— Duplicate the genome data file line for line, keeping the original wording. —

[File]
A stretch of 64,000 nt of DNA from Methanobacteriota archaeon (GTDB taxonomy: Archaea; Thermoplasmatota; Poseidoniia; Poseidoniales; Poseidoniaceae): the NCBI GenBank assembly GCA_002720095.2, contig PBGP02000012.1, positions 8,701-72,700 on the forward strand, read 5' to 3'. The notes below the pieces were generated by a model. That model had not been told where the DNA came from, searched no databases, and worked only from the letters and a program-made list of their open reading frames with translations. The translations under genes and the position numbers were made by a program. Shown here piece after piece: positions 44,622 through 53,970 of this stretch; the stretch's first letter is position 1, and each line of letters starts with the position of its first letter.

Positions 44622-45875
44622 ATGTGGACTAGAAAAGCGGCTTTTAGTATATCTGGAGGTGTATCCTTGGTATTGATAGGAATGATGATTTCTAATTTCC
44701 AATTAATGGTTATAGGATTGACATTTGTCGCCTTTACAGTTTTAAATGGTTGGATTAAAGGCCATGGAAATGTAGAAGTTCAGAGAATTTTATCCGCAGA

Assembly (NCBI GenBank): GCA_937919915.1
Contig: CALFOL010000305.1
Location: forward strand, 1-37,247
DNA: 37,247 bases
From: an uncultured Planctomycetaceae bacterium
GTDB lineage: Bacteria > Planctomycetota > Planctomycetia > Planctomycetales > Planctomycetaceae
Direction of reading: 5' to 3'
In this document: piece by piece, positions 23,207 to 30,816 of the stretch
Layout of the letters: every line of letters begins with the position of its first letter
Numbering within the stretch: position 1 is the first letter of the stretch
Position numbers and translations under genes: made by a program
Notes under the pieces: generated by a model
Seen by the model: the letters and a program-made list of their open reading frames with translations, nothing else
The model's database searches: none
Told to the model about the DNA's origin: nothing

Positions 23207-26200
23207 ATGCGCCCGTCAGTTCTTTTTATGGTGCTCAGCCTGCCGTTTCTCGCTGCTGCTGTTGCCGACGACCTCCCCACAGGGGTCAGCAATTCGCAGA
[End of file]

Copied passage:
A stretch of 64,000 nt of DNA from Methanobacteriota archaeon (GTDB taxonomy: Archaea; Thermoplasmatota; Poseidoniia; Poseidoniales; Poseidoniaceae): the NCBI GenBank assembly GCA_002720095.2, contig PBGP02000012.1, positions 8,701-72,700 on the forward strand, read 5' to 3'. The notes below the pieces were generated by a model. That model had not been told where the DNA came from, searched no databases, and worked only from the letters and a program-made list of their open reading frames with translations. The translations under genes and the position numbers were made by a program. Shown here piece after piece: positions 44,622 through 53,970 of this stretch; the stretch's first letter is position 1, and each line of letters starts with the position of its first letter.

Positions 44622-45875
44622 ATGTGGACTAGAAAAGCGGCTTTTAGTATATCTGGAGGTGTATCCTTGGTATTGATAGGAATGATGATTTCTAATTTCC
44701 AATTAATGGTTATAGGATTGACATTTGTCGCCTTTACAGTTTTAAATGGTTGGATTAAAGGCCATGGAAATGTAGAAGTTCAGAGAATTTTATCCGCAGA

Assembly (NCBI GenBank): GCA_937919915.1
Contig: CALFOL010000305.1
Location: forward strand, 1-37,247
DNA: 37,247 bases
From: an uncultured Planctomycetaceae bacterium
GTDB lineage: Bacteria > Planctomycetota > Planctomycetia > Planctomycetales > Planctomycetaceae
Direction of reading: 5' to 3'
In this document: piece by piece, positions 23,207 to 30,816 of the stretch
Layout of the letters: every line of letters begins with the position of its first letter
Numbering within the stretch: position 1 is the first letter of the stretch
Position numbers and translations under genes: made by a program
Notes under the pieces: generated by a model
Seen by the model: the letters and a program-made list of their open reading frames with translations, nothing else
The model's database searches: none
Told to the model about the DNA's origin: nothing

Positions 23207-26200
23207 ATGCGCCCGTCAGTTCTTTTTATGGTGCTCAGCCTGCCGTTTCTCGCTGCTGCTGTTGCCGACGACCTCCCCACAGGGGTCAGCAATTCGCAGA